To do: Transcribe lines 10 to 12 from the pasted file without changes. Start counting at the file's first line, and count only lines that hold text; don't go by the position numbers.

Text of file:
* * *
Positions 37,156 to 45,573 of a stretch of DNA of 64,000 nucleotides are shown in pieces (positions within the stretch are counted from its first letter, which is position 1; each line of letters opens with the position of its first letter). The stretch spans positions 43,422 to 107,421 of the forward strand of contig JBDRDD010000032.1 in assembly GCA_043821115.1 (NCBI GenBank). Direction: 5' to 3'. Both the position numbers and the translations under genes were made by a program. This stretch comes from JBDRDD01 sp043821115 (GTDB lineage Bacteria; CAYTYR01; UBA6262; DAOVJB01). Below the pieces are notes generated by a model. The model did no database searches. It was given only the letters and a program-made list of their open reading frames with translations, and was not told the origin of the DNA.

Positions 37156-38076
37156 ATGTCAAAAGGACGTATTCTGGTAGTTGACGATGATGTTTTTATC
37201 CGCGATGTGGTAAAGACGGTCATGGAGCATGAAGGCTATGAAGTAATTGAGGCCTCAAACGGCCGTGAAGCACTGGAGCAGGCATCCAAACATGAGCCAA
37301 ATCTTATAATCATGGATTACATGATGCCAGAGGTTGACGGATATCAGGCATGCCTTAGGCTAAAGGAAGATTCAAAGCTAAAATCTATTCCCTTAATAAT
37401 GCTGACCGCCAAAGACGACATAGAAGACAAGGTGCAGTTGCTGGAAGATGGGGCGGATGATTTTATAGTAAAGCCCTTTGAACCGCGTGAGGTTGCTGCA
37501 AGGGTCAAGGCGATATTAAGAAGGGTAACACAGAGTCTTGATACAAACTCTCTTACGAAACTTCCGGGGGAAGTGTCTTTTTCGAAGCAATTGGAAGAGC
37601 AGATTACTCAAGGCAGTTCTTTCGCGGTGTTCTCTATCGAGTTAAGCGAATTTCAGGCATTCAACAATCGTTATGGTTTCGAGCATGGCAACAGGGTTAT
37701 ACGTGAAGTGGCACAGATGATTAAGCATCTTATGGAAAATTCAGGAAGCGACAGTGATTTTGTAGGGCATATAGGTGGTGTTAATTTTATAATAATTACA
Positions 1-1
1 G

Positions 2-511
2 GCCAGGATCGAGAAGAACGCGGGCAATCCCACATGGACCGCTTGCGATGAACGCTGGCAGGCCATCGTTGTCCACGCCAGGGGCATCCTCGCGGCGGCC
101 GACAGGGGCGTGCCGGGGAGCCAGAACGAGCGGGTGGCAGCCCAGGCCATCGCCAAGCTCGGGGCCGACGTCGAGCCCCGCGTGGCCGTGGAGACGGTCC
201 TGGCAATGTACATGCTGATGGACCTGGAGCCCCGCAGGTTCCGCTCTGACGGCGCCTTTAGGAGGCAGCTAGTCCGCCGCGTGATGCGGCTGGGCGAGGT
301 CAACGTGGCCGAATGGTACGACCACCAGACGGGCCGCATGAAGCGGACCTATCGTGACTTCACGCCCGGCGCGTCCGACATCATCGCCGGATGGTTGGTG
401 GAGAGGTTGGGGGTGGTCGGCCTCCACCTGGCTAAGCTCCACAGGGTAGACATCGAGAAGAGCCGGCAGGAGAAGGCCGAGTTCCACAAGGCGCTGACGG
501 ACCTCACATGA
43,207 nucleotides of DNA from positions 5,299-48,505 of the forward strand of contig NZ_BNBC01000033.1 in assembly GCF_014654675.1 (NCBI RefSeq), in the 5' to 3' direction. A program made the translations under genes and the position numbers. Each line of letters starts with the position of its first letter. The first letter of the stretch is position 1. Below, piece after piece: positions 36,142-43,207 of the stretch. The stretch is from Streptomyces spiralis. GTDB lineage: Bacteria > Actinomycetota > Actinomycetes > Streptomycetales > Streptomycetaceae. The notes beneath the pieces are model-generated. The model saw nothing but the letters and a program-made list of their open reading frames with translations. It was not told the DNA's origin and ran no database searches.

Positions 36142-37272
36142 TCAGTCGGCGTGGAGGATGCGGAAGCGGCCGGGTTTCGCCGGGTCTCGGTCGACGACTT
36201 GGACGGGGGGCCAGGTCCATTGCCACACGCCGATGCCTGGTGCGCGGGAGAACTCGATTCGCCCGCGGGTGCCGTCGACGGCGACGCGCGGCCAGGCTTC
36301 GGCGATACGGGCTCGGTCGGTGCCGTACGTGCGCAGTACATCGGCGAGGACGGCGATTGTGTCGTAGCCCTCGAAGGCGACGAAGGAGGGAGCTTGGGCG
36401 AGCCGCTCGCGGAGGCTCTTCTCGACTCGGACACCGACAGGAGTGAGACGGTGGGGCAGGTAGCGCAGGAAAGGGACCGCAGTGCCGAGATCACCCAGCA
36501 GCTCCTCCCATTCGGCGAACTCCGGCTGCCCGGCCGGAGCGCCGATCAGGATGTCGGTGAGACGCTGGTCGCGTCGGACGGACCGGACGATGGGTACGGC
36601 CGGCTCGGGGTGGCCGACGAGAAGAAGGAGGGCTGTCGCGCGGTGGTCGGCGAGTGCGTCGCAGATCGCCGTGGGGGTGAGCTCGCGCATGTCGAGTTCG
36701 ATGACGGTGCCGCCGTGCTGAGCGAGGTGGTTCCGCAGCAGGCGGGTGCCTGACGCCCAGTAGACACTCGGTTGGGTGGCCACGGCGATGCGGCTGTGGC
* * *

Positions 1-1
1 G

Positions 2-511